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Thread: Problem with find

  1. #1

    Default Problem with find

    Suddenly for me the "find" command is returning mostly a list of "Is a directory" errors.

    For example:
    cd /tmp
    mkdir a
    cd a
    mkdir b
    find . -exec grep foo {} \;
    grep: .: Is a directory
    grep: ./b: Is a directory

    I would expect "find" to return nothing in this case. Needless to say this in unhelpful when searching a large directory tree. Any help would be appreciated.

    More Info:
    :/tmp/a> which find
    /usr/bin/find
    :/tmp/a> ls -l /usr/bin/find
    -rwxr-xr-x 1 root root 180904 Dec 7 08:01 /usr/bin/find
    :/tmp/a> ls -l /bin/find
    lrwxrwxrwx 1 root root 13 Mar 1 13:14 /bin/find -> /usr/bin/find

    uname -a Linux lap1.site 3.4.28-2.20-desktop #1 SMP PREEMPT Tue Jan 29 16:51:37 UTC 2013 (143156b) x86_64 x86_64 x86_64 GNU/Linux

  2. #2
    Join Date
    Jun 2009
    Location
    Pennsylvania, USA
    Posts
    233

    Default Re: Problem with find

    helge59 wrote:

    >
    > Suddenly for me the "find" command is returning mostly a list of "Is a
    > directory" errors.
    >
    > For example:
    > cd /tmp
    > mkdir a
    > cd a
    > mkdir b
    > find . -exec grep foo {} \;
    > grep: .: Is a directory
    > grep: ./b: Is a directory
    >
    > I would expect "find" to return nothing in this case. Needless to say
    > this in unhelpful when searching a large directory tree. Any help would
    > be appreciated.
    >
    > More Info:
    > :/tmp/a> which find
    > /usr/bin/find
    > :/tmp/a> ls -l /usr/bin/find
    > -rwxr-xr-x 1 root root 180904 Dec 7 08:01 /usr/bin/find
    > :/tmp/a> ls -l /bin/find
    > lrwxrwxrwx 1 root root 13 Mar 1 13:14 /bin/find -> /usr/bin/find
    >
    > uname -a Linux lap1.site 3.4.28-2.20-desktop #1 SMP PREEMPT Tue Jan 29
    > 16:51:37 UTC 2013 (143156b) x86_64 x86_64 x86_64 GNU/Linux
    >
    >


    'find' finds everything: files, directories, symlinks, anything that can
    exist in the filesystem. If you only want to look at files, you need to
    tell it so.

    Code:
    find . -type f -exec grep foo \;
    Last edited by hcvv; 25-Mar-2013 at 07:30.

  3. #3
    Join Date
    Jun 2008
    Location
    Netherlands
    Posts
    25,270

    Default Re: Problem with find

    Quote Originally Posted by helge59 View Post

    I would expect "find" to return nothing in this case.
    Your expectation is wrong.

    Please read carefully. It is not find that returns the error/warning, it is grep.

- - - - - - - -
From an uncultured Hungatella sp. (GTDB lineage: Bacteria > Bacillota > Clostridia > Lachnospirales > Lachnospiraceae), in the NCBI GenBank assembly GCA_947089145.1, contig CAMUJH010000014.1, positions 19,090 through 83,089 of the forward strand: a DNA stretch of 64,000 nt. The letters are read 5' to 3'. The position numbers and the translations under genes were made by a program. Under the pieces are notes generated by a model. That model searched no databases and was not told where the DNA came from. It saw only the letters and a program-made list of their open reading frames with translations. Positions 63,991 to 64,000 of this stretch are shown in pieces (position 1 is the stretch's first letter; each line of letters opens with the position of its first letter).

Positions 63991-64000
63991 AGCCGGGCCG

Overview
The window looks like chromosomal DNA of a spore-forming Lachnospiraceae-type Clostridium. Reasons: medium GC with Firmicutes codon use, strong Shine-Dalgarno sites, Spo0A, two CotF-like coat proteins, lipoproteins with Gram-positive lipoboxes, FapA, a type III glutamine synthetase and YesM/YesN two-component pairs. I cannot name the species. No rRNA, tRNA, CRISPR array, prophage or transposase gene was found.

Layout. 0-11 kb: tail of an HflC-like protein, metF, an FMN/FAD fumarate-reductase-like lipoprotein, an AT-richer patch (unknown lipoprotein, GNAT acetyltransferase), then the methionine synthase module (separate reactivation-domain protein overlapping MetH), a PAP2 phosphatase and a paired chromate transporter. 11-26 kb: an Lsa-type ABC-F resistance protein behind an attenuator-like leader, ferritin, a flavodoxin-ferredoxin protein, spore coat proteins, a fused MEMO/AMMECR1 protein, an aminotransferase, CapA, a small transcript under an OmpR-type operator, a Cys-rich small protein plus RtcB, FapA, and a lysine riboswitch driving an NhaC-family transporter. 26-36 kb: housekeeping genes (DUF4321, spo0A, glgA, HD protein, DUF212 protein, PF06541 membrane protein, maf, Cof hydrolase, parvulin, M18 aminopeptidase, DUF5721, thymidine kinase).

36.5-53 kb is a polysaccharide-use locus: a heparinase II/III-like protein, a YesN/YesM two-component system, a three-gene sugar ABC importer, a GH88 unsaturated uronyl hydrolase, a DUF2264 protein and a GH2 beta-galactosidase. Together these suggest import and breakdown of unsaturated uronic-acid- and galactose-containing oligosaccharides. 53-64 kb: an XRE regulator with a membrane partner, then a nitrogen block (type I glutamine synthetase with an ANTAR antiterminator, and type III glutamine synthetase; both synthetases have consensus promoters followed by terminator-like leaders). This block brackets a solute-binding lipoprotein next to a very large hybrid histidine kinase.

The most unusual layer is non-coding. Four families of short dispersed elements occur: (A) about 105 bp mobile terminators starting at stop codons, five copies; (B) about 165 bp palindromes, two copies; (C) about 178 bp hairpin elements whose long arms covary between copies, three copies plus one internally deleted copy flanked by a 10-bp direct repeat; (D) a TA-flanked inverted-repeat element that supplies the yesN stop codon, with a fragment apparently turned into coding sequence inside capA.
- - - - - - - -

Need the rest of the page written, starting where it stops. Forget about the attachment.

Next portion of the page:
And when you do not want grep to do this the use
    Code:
    grep -s foo
    or
    Code:
    grep foo 2>/dev/null
    or, as GeoBaltz advises, do not offer directories to grep by first filtering on "regular file".
    Henk van Velden

  4. #4

    Default Re: Problem with find

    Thanks for the replies and the "type -f" advice does eliminate the problem.

    But I've been using find the way I described for ~20 years with no problems.
    Everything from Solaris, HP-Unix, various Linuxes, and even cygwin.

    But it appears to me now that it is grep that has changed.

    On my Suse 12.1 desktop the following returns nothing:
    grep foo /tmp

    But with my new install of Suse 12.2 I see the following
    grep foo /tmp
    grep: /tmp: Is a directory

    Maybe they've tightened the rules.

  5. #5
    Join Date
    Jun 2008
    Location
    Netherlands
    Posts
    25,270

    Default Re: Problem with find

    Quote Originally Posted by helge59 View Post
    Thanks for the replies and the "type -f" advice does eliminate the problem.

    But I've been using find the way I described for ~20 years with no problems.
    Everything from Solaris, HP-Unix, various Linuxes, and even cygwin.

    But it appears to me now that it is grep that has changed.

    On my Suse 12.1 desktop the following returns nothing:
    grep foo /tmp

    But with my new install of Suse 12.2 I see the following
    grep foo /tmp
    grep: /tmp: Is a directory

    Maybe they've tightened the rules.
    This is only a warning from grep. And yes, that warning wasn't always there which maybe an anoying change, But as you found out, even in earlier times you executed the grep on directories, only grep did not inform you of the fact.

    And it is always (was also in the past) a good thing to think about what find does when you type a find command.

    BTW read the man page of grep. That shows that another posibility is to use -d skip with grep. There are always many solutions to the same question in Unix/Linux.
    But I think that letting find only execute grep on things that matter is the best solution because it may prevent many executions of grep. Think of all the needless executions of grep you did in those ~20 years! That is the real problem!
    Last edited by hcvv; 26-Mar-2013 at 01:57.
    Henk van Velden

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